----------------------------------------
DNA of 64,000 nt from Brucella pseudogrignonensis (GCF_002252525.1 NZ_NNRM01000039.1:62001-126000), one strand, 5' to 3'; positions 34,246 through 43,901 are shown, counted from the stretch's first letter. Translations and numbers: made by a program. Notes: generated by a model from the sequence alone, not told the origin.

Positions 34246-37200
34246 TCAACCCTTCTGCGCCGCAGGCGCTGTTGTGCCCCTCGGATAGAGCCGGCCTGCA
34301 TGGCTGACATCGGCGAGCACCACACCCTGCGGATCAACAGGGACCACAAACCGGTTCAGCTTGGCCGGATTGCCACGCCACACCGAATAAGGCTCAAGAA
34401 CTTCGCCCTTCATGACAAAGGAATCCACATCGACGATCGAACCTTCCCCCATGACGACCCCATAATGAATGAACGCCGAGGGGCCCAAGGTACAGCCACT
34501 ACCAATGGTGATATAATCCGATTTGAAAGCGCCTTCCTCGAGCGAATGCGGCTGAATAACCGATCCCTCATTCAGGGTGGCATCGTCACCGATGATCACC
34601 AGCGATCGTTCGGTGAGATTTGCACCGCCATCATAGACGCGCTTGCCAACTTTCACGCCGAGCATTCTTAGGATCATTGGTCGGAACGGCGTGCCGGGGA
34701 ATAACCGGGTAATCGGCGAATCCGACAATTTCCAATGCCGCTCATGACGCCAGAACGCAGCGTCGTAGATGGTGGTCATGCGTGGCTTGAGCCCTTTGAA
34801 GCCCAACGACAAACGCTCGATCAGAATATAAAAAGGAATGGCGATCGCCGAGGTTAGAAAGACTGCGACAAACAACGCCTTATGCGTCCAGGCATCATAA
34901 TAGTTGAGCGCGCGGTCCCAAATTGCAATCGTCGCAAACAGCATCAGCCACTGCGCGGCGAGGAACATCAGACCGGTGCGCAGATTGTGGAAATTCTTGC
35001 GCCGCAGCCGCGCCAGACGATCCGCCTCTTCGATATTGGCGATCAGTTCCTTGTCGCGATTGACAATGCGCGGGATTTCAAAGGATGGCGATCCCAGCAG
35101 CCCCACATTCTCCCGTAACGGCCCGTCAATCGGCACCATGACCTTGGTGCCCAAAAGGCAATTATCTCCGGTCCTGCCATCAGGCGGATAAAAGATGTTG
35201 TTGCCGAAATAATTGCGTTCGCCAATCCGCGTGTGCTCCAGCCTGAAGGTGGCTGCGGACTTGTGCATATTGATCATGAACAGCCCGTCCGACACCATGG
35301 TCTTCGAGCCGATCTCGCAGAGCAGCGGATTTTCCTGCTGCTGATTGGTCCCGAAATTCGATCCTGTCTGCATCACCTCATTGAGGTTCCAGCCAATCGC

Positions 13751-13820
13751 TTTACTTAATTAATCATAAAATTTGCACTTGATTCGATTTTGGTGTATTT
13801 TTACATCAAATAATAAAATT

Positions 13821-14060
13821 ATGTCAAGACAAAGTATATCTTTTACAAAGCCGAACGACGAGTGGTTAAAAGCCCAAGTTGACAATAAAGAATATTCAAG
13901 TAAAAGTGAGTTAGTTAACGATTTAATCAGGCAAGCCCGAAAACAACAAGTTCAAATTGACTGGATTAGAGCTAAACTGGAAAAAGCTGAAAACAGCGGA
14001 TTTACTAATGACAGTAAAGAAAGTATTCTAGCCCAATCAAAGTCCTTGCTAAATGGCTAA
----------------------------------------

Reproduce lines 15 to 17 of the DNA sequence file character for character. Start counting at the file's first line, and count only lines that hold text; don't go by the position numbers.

Positions 13751-13820
13751 TTTACTTAATTAATCATAAAATTTGCACTTGATTCGATTTTGGTGTATTT
13801 TTACATCAAATAATAAAATT